Designed as an undulating piece of sculpture on the water’s edge, the COHL Business Centre overlooks the Qiangtang River, the main artery of the city of Hangzhou.
The river is a busy conduit for ships bringing goods and people into the port which serves the wider Zheijang Province.
The formal arrangement of the project is of two towers, which rise from active triple height podiums set within a landscaped block. The ground floor accommodates the public life of the development, with cafés, restaurants and shops alongside the reception areas for the Business Centre, spilling out into the public realm.
Our approach has been to bring a conceptual aesthetic to the form of the towers. The bright shipping containers that pass by every day reminded us of stacked minimalist sculptures: such as those by Louise Nevelson, Donald Judd or Carl Andre. We have emulated this by variating the window reveal depths of each bay across three different planes. Each plane is presented in three corresponding tones of glazing, ranging from clear, to light blue, to a deeper blue. The glass was carefully selected to achieve a variety of colours from the outside, but a continuity and evenness when looking out from inside. The positional patterns of these stacked glass boxes are irregular, but with an underlying diagonal movement along the façade. Where the towers face each other the patterns interlock – as if the towers were once nested together but have been pulled apart.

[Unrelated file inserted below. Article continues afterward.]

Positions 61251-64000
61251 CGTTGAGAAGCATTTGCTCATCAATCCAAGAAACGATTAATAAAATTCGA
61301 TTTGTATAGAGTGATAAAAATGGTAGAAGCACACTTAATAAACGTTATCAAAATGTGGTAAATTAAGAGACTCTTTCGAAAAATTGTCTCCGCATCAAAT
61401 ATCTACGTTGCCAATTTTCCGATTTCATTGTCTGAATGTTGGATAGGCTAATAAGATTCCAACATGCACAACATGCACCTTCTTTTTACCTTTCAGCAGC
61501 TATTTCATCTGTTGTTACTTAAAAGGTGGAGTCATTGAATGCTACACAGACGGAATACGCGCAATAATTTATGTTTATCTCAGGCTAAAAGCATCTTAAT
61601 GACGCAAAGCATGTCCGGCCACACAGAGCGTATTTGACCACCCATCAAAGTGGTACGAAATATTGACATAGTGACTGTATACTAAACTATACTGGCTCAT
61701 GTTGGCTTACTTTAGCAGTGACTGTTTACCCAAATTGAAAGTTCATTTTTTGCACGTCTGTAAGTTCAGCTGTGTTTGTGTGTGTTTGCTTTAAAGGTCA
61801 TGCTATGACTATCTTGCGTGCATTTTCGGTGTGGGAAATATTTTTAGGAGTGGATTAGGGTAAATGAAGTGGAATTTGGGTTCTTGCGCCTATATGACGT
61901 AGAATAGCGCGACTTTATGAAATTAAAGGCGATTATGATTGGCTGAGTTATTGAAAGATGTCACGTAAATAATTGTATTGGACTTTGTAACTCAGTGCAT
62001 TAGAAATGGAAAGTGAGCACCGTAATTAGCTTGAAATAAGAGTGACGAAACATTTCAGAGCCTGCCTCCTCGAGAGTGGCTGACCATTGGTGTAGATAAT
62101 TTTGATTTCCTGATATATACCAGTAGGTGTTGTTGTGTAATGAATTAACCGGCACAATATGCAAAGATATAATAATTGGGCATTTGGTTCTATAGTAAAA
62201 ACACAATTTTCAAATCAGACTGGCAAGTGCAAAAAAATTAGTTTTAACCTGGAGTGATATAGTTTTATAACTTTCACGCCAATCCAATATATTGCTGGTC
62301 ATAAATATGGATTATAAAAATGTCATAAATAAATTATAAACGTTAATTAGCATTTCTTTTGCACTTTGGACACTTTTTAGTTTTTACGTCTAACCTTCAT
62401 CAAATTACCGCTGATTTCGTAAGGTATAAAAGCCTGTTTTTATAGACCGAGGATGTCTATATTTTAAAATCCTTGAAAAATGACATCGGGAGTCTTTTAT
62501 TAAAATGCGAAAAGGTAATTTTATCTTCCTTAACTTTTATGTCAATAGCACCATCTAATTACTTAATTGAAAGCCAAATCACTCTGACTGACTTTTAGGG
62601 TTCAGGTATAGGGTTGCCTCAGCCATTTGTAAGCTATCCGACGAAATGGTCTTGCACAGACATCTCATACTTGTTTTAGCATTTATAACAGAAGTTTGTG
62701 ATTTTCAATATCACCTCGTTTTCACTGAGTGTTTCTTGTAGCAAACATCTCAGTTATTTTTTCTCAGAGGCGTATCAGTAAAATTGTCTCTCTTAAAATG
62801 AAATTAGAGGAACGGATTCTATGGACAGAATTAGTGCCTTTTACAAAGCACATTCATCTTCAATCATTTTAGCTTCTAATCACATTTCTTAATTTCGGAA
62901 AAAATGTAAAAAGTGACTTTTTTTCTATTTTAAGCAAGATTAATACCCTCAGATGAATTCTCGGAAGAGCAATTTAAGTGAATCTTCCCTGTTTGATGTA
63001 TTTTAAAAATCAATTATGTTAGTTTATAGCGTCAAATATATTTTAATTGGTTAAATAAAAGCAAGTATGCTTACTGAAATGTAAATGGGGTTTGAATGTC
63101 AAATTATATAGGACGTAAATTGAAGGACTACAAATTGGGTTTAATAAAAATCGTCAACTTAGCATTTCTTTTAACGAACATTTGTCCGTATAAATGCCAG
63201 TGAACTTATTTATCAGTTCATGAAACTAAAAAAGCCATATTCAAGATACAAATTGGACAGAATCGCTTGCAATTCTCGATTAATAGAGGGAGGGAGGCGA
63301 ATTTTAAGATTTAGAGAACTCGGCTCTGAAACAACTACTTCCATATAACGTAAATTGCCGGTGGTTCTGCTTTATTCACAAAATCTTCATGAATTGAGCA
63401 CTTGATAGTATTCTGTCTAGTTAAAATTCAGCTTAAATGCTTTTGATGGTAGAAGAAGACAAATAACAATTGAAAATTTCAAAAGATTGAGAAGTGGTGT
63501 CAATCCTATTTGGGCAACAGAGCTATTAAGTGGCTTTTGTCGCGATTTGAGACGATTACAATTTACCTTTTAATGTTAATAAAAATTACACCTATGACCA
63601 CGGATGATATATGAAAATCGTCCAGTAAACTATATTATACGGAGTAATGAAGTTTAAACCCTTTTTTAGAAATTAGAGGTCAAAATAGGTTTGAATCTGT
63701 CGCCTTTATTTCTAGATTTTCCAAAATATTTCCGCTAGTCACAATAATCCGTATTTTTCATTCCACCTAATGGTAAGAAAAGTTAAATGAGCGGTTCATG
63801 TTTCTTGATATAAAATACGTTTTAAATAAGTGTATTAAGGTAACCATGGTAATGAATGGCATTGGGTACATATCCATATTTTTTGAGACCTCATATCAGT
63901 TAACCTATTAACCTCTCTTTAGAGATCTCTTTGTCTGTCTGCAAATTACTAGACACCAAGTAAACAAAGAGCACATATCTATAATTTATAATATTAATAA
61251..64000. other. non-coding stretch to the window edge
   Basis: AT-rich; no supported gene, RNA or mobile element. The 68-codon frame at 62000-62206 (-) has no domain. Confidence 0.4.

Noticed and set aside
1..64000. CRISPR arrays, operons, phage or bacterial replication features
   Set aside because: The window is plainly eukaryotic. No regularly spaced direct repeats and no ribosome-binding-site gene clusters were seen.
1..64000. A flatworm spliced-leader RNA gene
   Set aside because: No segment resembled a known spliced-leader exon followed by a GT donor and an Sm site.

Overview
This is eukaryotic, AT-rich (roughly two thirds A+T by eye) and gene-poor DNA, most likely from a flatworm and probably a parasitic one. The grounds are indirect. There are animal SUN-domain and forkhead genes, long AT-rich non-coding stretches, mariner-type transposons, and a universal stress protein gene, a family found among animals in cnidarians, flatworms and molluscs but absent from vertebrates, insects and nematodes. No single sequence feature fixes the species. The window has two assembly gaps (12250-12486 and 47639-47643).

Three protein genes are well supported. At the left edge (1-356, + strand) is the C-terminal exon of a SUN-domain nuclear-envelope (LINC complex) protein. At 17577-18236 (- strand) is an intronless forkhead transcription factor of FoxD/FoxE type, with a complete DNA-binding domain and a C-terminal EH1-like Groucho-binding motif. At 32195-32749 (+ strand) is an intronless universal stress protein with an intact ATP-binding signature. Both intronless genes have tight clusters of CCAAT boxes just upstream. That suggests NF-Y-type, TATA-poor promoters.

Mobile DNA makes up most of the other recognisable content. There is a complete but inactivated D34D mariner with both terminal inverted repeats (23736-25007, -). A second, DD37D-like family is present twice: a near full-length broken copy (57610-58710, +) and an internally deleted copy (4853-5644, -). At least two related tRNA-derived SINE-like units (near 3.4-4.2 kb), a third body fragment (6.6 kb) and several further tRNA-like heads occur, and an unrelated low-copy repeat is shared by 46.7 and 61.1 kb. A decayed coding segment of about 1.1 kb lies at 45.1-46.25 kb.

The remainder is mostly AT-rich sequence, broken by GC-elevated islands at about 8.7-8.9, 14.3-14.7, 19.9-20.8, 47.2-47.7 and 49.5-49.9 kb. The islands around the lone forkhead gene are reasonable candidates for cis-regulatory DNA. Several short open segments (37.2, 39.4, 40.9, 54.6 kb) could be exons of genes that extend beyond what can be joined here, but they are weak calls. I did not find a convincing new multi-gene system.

China Overseas Land and Investment Ltd
Riverfront Office and Retail Complex
At the top of the towers the façade continues, becoming a transparent screen to provide safe shelter for rooftop terraces. More planted terraces fill the roof of the podium, offering breakout spaces for outdoor events from meeting rooms, and relaxing gardens for staff. The pattern of the stepped glass blocks continues a long the base of the podium, creating an overall visual unity with the towers. Although, at the ground floor the glass is clear throughout, giving transparency to the internal active uses and lobbies. The landscape strategy, inspired by the ecological canal culture of historic Hangzhou, is heavily planted with geometric hedgerows and trees interspersed with stepped changes in levels and public art. A range of seating allows for both small gatherings, and intimate moments.
The overall effect is of a building that feels both modern, and ancient. Like a simple stack of maneuvered glass stones rising from a forest. The dynamic pattern of depth and colour in the façade references both the commercial necessity of the river for imports and exports, in the form of shipping containers, but also the natural swells of dancing water caused by the tidal bore of the Qiangtang River.